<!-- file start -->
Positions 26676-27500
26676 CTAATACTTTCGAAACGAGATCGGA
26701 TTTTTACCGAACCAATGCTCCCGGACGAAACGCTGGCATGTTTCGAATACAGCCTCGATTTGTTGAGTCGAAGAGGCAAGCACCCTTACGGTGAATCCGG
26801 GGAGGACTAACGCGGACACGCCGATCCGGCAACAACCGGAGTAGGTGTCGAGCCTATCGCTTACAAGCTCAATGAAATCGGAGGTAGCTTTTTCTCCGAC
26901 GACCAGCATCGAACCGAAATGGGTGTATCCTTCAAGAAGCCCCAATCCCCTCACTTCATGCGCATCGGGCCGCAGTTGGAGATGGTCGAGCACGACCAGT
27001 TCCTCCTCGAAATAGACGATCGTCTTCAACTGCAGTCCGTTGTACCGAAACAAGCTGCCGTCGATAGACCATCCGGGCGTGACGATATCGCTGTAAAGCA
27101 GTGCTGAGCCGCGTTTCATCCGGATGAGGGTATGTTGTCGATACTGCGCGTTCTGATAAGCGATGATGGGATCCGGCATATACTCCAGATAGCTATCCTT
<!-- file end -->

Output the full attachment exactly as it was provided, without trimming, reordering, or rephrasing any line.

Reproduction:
Positions 26676-27500
26676 CTAATACTTTCGAAACGAGATCGGA
26701 TTTTTACCGAACCAATGCTCCCGGACGAAACGCTGGCATGTTTCGAATACAGCCTCGATTTGTTGAGTCGAAGAGGCAAGCACCCTTACGGTGAATCCGG
26801 GGAGGACTAACGCGGACACGCCGATCCGGCAACAACCGGAGTAGGTGTCGAGCCTATCGCTTACAAGCTCAATGAAATCGGAGGTAGCTTTTTCTCCGAC
26901 GACCAGCATCGAACCGAAATGGGTGTATCCTTCAAGAAGCCCCAATCCCCTCACTTCATGCGCATCGGGCCGCAGTTGGAGATGGTCGAGCACGACCAGT
27001 TCCTCCTCGAAATAGACGATCGTCTTCAACTGCAGTCCGTTGTACCGAAACAAGCTGCCGTCGATAGACCATCCGGGCGTGACGATATCGCTGTAAAGCA
27101 GTGCTGAGCCGCGTTTCATCCGGATGAGGGTATGTTGTCGATACTGCGCGTTCTGATAAGCGATGATGGGATCCGGCATATACTCCAGATAGCTATCCTT